We have never been fooled by Allen - as our first readers may remember from pre-Summorum days (see here and here), when, at first, he dismissed reports of the coming motu proprio as a myth: he is the most problematic kind of media-writer, one that pretends to be a "neutral journalist" and an "insightful analyst", but is in fact desperately trying to influence events. Which, of course, is exactly what he is trying to do now, by recycling old, irrelevant, and unverifiable information, behind the usual "nice" façade. We would just like to give our readers a heads-up: no one writes for the National Catholic Reporter by chance.

17 comments:

Anonymous said...

Just we need - another divisive label. Hard to believe there was ever a time when we were all simply Catholics.

Delphina

New Catholic said...

Sorry about deleting another comment by accident.

Back to my recess - good luck, moderators!

Cruise the Groove. said...

I wonder what good does Fr Zuhlsdorf see in Mr Allen? [as a writer I mean]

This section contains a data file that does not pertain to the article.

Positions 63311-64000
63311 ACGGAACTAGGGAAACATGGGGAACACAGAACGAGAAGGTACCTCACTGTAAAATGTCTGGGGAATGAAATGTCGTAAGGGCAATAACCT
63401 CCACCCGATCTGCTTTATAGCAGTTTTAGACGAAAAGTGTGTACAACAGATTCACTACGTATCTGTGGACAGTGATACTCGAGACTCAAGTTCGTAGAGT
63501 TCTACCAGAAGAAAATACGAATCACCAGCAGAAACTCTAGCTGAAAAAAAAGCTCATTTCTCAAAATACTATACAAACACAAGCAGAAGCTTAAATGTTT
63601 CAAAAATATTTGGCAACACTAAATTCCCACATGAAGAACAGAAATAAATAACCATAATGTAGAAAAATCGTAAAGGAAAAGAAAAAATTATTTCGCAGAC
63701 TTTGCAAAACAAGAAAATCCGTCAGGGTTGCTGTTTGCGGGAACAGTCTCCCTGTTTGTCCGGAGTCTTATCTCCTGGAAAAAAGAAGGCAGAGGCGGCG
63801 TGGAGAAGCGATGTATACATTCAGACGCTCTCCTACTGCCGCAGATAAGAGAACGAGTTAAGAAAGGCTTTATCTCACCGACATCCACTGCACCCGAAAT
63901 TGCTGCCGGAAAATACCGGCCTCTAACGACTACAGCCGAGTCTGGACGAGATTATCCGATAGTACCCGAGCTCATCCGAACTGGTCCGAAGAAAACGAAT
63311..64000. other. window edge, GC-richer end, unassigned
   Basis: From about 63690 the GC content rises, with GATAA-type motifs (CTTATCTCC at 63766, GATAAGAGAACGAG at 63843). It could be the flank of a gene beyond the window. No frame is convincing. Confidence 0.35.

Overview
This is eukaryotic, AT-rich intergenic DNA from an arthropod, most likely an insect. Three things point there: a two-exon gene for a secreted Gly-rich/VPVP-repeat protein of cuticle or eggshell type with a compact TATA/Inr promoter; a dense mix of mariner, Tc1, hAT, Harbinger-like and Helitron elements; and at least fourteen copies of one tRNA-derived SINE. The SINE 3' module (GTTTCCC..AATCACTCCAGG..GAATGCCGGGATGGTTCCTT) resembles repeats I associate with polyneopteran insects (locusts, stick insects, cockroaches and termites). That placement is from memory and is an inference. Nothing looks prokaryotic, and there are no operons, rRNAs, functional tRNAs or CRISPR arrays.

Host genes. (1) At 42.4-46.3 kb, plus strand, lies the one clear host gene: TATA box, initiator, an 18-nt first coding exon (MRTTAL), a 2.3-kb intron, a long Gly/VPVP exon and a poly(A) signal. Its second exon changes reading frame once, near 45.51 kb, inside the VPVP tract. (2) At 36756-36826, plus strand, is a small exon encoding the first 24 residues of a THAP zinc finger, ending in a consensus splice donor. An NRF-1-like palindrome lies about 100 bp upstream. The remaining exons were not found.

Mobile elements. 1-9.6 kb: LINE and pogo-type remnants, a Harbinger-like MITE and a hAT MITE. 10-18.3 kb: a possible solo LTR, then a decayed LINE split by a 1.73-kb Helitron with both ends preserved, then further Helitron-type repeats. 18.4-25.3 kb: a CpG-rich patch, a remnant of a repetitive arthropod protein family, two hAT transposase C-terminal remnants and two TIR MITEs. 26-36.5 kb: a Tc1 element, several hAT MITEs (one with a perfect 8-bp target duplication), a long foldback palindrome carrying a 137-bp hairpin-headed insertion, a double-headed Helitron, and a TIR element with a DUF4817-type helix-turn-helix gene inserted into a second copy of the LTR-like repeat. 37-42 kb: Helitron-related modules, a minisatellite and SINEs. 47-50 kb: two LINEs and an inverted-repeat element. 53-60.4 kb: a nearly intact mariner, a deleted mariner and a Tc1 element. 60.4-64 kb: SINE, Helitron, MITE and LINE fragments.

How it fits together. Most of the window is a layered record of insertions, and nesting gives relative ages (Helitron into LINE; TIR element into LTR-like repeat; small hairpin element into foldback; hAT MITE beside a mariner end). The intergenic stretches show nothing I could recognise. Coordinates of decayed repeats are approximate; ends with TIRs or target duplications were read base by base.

He is clearly against the Catholics of the SSPX.

Rick said...

“You think we’re in error, even if personally we’re not sinners because we’re in a state of invincible ignorance. You also say that error has no rights. Yet if you really believe that, what are you doing here talking to us?”

In order to ameliorate your ignorance, thus rendering it provably vincible, and a matter of will, not ignorance.

Obviously.

Is this really the kind of question Mr. Allen supposes constitutes a "gotcha" moment?

Sheesh.

Anonymous said...

Thank you for this commentary. I have always been wary of John Allen and his superficial facade of neutrality. Your analysis, in my opinion, is spot on.